BY DAWN HEMINGWAY
Stand for the North Committee
Enough is Enough was the banner headline on the poster advertising a meeting on the future of forestry, forest renewal and community well-being, organized by Conservation North, and held in Prince George on October 10.
Those working in the forestry and environmental sectors, students hoping to obtain education and work in those areas, retirees from the sector, along with a wide range of concerned community members and activists, all came together to hear presentations and engage in discussion about this critical topic for the future of Prince George, northern BC and the entire province.
The first speaker of the evening was Stand Up for the North spokesperson, Peter Ewart, who highlighted the fact that we have “a talented and skilled workforce … as well as supportive communities and institutes of higher learning.”
He continued by saying that the forests in B.C. can be brought back to health through appropriate policies and scientific practices, but that there is a longstanding roadblock.
“Workers, Indigenous peoples, foresters, contractors, scientists and others who work in the field are alienated from having control or even having a say…Instead, billionaire financiers and top government bureaucrats make the key decisions, too often at the expense of the workforce and communities …”
Further, workers and communities are alienated from the forest itself – living and working in the midst of the forests yet have no say about the health of the forests and the environment as a whole. He concluded by calling for a new direction where working people and communities have more say and more control regarding the forests and forest industry of the province.
James Steidle, known for his leadership role in Stop the Spray BC (organizing to bring attention to and stop indiscriminate glyphosate spraying on forests in the B.C. interior), spoke next. He grew up and worked in a small forestry community, was subsequently employed in public policy and research within government and the labour movement, and now operates a woodworking company near Prince George.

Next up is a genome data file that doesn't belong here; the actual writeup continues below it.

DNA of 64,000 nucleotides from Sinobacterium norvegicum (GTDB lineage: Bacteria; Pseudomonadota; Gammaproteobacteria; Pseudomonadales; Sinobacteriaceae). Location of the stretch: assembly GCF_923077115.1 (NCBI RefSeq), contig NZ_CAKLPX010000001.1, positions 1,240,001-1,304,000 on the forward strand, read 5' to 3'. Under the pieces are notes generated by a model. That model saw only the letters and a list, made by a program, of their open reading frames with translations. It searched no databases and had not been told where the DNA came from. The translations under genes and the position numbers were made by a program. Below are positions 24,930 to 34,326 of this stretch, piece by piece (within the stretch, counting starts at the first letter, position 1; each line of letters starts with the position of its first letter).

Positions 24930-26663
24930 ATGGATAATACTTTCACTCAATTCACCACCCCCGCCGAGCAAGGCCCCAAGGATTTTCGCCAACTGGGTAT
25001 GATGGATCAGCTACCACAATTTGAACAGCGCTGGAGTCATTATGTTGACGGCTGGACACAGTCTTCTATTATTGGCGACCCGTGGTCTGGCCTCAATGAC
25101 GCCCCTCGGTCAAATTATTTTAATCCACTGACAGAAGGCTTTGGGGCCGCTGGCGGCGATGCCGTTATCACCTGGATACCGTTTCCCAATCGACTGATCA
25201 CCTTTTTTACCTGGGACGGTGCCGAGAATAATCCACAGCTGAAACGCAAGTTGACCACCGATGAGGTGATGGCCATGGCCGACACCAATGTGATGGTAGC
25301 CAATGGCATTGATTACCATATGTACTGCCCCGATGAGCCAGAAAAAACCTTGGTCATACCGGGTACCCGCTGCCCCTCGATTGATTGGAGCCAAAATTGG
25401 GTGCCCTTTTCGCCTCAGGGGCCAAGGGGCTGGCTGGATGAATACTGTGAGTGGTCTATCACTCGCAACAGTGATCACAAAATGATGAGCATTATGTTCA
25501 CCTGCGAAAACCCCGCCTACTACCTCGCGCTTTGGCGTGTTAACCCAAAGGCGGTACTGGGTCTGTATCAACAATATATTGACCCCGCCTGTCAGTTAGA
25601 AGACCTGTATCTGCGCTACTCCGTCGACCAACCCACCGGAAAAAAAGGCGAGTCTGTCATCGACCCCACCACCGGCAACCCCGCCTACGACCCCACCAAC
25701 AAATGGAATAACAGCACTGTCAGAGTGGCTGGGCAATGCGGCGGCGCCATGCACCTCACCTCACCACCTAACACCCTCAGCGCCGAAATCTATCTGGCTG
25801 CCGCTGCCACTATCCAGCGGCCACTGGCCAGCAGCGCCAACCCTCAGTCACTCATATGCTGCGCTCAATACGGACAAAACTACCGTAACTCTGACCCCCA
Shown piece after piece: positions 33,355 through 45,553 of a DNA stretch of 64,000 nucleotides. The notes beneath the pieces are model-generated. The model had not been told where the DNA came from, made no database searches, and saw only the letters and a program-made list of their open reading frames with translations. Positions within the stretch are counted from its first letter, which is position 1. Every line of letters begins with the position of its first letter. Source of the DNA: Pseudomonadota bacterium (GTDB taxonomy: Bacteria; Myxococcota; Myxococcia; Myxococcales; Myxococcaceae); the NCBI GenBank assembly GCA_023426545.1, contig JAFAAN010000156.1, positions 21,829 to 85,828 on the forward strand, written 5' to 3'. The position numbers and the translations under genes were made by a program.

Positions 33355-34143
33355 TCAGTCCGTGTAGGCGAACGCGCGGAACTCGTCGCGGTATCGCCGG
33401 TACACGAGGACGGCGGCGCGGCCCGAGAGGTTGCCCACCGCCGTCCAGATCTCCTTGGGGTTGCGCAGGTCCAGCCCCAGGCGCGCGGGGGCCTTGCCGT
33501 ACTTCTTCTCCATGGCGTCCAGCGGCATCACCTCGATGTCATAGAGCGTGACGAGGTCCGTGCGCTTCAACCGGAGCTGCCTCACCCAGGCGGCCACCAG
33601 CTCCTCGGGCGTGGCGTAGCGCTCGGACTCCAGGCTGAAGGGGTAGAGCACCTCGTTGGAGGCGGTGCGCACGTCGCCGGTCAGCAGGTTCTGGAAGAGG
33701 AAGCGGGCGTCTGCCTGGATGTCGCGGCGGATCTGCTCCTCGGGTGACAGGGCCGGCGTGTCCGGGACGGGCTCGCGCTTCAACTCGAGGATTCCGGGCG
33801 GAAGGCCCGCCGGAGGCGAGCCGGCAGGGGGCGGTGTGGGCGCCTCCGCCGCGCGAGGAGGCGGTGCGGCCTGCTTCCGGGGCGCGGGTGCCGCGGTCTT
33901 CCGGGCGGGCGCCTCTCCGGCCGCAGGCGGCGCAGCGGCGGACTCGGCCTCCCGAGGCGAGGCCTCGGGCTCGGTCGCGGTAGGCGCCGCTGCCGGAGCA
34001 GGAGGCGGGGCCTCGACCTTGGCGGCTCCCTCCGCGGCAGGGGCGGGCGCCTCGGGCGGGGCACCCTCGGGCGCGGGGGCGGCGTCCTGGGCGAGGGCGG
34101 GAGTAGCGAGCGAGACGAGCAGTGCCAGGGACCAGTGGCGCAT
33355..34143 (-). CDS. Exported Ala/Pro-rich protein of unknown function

James’ presentation spoke about the rise of super-mills, the damaging and totally unacceptable practices of clearcutting and over-harvesting massive stands of forests simply to line the pockets of the large forest companies and the huge impact of these practices on small forestry operations, communities and families across northern B.C. He also called for more control of the forests by those who work and live in the forests and forest communities.
The final speaker was Michelle Connolly from Conservation North who began by drawing attention to current efforts by big forest companies to gain access to public lands, including logging provincial parks as part of increasing their fibre supply.
Specifically, she noted company requests of government to be provided “incentives” to access difficult terrain along with the creation of “working forest zones” with no conservation regulations.
Connolly underlined the need to innovate and do better with the second growth forests that are already being harvested and leave the remaining primary, old growth forests alone. Again echoing the need for engagement and organizing to have community voices heard, she reminded everyone of the current provincial government consultation process on forestry and encouraged attendees to access computers provided at the meeting to submit their views to government as one mechanism to express views and impact change.
Presentations were followed by questions and a lively discussion about how to organize to bring about the changes that everyone is seeking. Many participants also took advantage of the computers provided to send messages through to the government consultation process.